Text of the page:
Fuel ethers have been playing an important role in improving air quality in Europe. Alongside the improvements in car technology over the past years, the use of fuel ethers as petrol components have, both directly and indirectly, contributed to cleaner air in Europe.
Direct improvement of air quality is obtained thanks to the oxygen content of fuel ethers. Adding oxygen to petrol enables a more complete combustion of the fuel and therefore reduces exhaust emissions of carbon monoxide (CO). When used as part of the petrol formulation, fuel ethers lead to a reduction in emissions of exhaust pollutants such as volatile organic compounds (VOCs) and particulates (PM).
In comparison to the alcohols used in their production, fuel ethers reduce the overall vapour pressure of petrol and the related evaporative emissions to air, which causes ozone. In fact, fuel ethers have the lowest ozone forming potential of all the oxygen containing octane boosters. They contribute to lower evaporation and permeation of high volatile organic carbons in the finished petrol, which in turn means less ozone formation. Therefore, fuel ethers help indirectly to reduce emissions of toxic substances in the air.
MTBE Reduces (1) Emissions of:
- Benzene by 37%
- Toxics by 23%
- Carbon monoxide by 14%
- Particulate matter (PM) by 1%
Another characteristic of fuel ethers is their capacity to raise the octane number in petrol, replacing less desirable components. Using ethers allows refiners to substitute other components, which are more energy intensive to produce, and/or have less desirable environmental properties e.g. aromatics and olefins. Raising the octane number of petrol has allowed the development of more efficient engine technologies with lower emissions. Fuel ethers also provide the possibility for this trend to continue.
A good practice standard when handling fuel ethers and petrol containing fuel ethers is necessary to minimize emissions of fuel ethers and petrol in the air.
Fuel ethers, including ETBE and MTBE fuel compare favourably with the fuel containing 10% volume ethanol (E10), which actually increases certain toxic vehicle emissions when compared to a non-oxygenated fuel blend, in particular:
E10 Increases (2) Emissions of:
- Toxics by 6%
- Volatile organic compounds (VOCs) by 17%
- PM 2.5 by 29%
Direct and indirect effects of adding fuel ethers to petrol
As a rule of thumb, exhaust emissions (VOCs) are reduced by the same percentage as the MTBE content in petrol.
|Effect||How?||How big is the reduction?|
|Direct||Oxygen enables a more complete fuel combustion||Fuel ethers reduce CO emissions by the same percentage as their content in petrol.
1-2% of fuel ether in petrol typically leads to reduction of hydrocarbon emissions by 1%.
|Indirect||High octane and other properties of fuel ethers diminishes the use of other, more polluting components of petrol.||Fuel ethers have a significantly lower ozone forming potential compared to other conventional petrol blending components such as for instance aromatics or olefins.|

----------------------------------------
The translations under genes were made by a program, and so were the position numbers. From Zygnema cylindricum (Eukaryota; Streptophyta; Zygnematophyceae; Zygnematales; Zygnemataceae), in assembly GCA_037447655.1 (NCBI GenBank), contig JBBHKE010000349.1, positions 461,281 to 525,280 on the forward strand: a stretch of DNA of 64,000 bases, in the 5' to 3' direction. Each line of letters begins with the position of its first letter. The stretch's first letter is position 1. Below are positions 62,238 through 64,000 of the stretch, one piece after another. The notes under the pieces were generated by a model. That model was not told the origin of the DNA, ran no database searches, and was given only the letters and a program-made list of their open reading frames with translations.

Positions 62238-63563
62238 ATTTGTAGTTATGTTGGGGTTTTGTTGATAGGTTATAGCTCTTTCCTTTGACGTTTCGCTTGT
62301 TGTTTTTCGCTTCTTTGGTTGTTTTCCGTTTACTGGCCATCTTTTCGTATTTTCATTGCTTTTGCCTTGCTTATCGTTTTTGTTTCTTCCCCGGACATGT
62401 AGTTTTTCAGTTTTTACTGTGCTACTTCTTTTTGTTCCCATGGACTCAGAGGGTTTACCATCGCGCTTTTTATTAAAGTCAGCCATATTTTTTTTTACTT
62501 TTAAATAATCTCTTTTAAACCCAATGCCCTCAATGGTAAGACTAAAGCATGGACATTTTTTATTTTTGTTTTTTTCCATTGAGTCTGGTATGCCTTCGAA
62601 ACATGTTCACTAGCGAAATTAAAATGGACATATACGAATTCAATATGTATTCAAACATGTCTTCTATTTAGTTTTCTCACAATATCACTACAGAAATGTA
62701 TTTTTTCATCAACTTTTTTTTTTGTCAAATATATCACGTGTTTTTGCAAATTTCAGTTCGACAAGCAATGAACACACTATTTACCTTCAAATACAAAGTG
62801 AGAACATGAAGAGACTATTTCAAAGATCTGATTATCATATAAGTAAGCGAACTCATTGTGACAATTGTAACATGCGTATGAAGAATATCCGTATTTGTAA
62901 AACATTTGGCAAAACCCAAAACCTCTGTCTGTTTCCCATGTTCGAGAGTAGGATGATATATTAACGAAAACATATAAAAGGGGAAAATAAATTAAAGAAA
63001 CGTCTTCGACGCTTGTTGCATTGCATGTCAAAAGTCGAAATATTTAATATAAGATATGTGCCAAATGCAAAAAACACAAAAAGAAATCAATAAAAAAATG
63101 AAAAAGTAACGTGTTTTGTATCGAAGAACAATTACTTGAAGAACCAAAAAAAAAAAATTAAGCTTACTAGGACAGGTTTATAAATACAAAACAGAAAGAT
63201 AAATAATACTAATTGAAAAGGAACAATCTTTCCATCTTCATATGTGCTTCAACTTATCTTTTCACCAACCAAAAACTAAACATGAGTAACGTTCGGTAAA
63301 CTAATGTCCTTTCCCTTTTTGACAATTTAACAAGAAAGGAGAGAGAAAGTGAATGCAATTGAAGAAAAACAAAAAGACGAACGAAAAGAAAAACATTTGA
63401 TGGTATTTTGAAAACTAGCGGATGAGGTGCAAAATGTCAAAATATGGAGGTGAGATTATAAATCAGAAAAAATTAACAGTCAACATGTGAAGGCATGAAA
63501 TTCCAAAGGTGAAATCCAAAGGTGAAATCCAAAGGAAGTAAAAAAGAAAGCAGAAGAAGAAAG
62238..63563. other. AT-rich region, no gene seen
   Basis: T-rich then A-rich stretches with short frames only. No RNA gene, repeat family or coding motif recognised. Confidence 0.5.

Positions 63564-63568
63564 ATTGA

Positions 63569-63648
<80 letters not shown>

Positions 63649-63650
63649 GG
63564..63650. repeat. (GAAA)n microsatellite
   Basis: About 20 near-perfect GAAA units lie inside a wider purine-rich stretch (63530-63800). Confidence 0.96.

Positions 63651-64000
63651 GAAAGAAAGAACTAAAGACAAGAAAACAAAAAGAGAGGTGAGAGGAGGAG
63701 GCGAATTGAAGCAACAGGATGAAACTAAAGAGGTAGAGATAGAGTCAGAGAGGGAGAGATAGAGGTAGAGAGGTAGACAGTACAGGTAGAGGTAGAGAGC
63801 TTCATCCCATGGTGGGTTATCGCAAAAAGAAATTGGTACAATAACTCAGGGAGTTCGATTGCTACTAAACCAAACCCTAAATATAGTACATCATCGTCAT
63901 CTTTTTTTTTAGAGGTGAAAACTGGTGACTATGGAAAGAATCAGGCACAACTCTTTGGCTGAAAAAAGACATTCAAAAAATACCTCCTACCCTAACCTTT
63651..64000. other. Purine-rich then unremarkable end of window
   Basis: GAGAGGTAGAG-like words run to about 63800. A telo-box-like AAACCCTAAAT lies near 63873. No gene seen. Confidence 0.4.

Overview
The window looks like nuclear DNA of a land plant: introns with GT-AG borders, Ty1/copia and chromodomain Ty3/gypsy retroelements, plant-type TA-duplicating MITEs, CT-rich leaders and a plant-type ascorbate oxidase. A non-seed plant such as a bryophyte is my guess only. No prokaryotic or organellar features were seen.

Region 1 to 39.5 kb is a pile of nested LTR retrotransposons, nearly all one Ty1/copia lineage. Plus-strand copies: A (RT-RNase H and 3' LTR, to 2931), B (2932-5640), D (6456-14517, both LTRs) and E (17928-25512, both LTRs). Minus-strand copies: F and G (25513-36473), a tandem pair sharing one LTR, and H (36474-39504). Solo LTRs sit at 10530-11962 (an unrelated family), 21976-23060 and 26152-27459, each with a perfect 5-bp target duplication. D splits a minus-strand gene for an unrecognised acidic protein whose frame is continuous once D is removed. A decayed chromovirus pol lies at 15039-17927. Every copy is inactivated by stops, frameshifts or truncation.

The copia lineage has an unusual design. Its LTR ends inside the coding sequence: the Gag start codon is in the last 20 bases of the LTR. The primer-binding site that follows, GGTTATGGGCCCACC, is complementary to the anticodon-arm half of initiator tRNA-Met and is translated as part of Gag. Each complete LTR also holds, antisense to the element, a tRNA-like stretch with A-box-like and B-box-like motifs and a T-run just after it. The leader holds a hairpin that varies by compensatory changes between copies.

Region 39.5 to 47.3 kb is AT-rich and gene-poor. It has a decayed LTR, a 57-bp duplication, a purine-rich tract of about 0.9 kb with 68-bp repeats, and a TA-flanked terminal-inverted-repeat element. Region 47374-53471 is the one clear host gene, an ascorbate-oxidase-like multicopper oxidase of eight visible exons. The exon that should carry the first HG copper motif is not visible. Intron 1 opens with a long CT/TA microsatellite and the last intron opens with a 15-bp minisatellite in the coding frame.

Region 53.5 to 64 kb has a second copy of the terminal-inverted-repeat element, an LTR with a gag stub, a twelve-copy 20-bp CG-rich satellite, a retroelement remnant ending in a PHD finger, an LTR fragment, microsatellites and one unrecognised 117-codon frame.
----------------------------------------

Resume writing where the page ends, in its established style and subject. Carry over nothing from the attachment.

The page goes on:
Fuel Ethers reduce Greenhouse Gas Emissions (GHG)
The bio-ethers ETBE and TAEE have been shown to offer GHG additional savings compared to the bio-ethanol used in their manufacture. Indeed, the energy saved thanks to fuel ethers’ high octane level and reduced volatility counterbalances the extra processing step required to convert bio-ethanol into bio-ether.
Studies carried out by Hart Energy Consulting and CE Delft (1,2), using their own in-house modelling systems showed that ETBE offered an additional CO2 benefit over direct ethanol blending.
The studies support the following conclusions:
- Blending ethers into petrol is more energy efficient (and therefore reduces CO2 emissions) than blending ethanol into petrol. Pure ethanol blending requires a base petrol that has a lower RVP compared to a base petrol in which ETBE is blended. Producing a lower RVP base petrol increases energy consumption in a refinery because the base petrol requires more processing in order to compensate for the higher RVP of the ethanol.
- Ethanol in the form of ETBE allows for more efficient transport from the source to the pump compared to ethanol, which reduces CO2 emissions.
- ETBE decreases crude oil and reduces refinery energy consumption for crude oil processing and octane production, thus reducing CO2 emissions.
- ETBE typically offers an additional saving of 24kg of CO2-equivalent/GJ of ethanol.
While the CO2 reduction is small compared to the total refinery footprint, it is significant when considering the greenhouse savings obtained by using ETBE instead of ethanol.
Hart Energy Consulting has also completed a follow-up study on TAEE (3), which shows that this is a general benefit for bio-ethers.
(1) Study on relative CO2 savings comparing ethanol and ETBE as a petrol component, Hart Energy Consulting, July 2007 Link
(2)ETBE and ethanol: a comparison of CO2 savings, CE Delft, October 2007 Link
(3) CO2 reduction of TAEE vs Ethanol, Hart Energy Consulting, October 2010 Link